It seems the days of blockbuster new enrollments are drawing to a close for private sector colleges and universities (PSCUs). A rebounding economy has created enough new job opportunities that many would-be career-college matriculants are having second thoughts about pursuing further education.
An August 25, 2011 Consumerist article reports that "new-student enrollments at for-profit colleges have dipped, by as much as 45% in certain cases. This could be due to a retreat from aggressive recruiting, as well as students actually just thinking through the rewards vs. the cost for enrolling in an expensive school."
Some PSCUs have been hit harder than others by the recent enrollment slow-down. DeVry University's numbers dipped some 25.65 percent, while Corinthian College's plummeted a dramatic 72 percent.
PSCUs were still regrouping from the legislative tussle in which it had only months ago been engaged when these enrollment drops began to happen.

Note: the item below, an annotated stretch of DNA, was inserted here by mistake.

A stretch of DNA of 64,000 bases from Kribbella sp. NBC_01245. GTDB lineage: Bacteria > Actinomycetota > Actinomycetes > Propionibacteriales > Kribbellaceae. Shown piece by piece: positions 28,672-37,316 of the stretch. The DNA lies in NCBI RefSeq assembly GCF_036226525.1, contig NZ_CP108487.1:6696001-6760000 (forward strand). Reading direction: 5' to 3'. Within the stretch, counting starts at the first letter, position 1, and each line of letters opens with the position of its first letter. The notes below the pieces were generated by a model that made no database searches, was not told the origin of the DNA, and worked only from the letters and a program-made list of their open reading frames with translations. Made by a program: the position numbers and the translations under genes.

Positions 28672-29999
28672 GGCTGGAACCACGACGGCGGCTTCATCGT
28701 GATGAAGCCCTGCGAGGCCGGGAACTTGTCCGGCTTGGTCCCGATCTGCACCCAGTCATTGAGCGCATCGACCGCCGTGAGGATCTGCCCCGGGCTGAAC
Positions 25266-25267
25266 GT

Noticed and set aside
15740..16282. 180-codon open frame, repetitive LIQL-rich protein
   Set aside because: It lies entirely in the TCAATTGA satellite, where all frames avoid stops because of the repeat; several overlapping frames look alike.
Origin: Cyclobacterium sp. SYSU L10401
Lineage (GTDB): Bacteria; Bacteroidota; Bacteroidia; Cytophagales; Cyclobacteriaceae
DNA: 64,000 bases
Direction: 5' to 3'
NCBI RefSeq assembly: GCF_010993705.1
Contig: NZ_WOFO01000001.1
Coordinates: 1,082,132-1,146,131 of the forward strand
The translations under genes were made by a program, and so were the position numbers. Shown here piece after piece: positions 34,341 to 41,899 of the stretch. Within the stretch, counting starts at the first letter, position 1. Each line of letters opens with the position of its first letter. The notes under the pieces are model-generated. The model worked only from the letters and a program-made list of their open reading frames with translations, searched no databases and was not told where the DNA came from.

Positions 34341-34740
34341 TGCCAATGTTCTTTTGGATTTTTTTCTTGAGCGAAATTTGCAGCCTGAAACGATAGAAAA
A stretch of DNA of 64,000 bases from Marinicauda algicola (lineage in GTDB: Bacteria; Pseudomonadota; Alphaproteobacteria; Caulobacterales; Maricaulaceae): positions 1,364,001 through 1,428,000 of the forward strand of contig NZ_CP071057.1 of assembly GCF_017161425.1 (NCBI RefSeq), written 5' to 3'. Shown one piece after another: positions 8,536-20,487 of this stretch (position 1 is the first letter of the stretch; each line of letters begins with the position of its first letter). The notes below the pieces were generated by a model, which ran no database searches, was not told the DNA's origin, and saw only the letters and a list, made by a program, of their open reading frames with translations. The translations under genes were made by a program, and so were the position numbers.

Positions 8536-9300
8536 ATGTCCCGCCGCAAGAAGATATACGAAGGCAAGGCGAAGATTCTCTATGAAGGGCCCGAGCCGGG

Though these enrollment figures no doubt come as unwelcome news, it's premature to think that the sun has set on for-profit higher education's profitability. Postsecondary education, for-profit or otherwise, has long been countercyclical with respect to the larger economy, waxing as the latter wanes and vice versa. Happy day will assuredly come again, with PSCUs leaner and meaner for having endured their temporary reversal of fortune.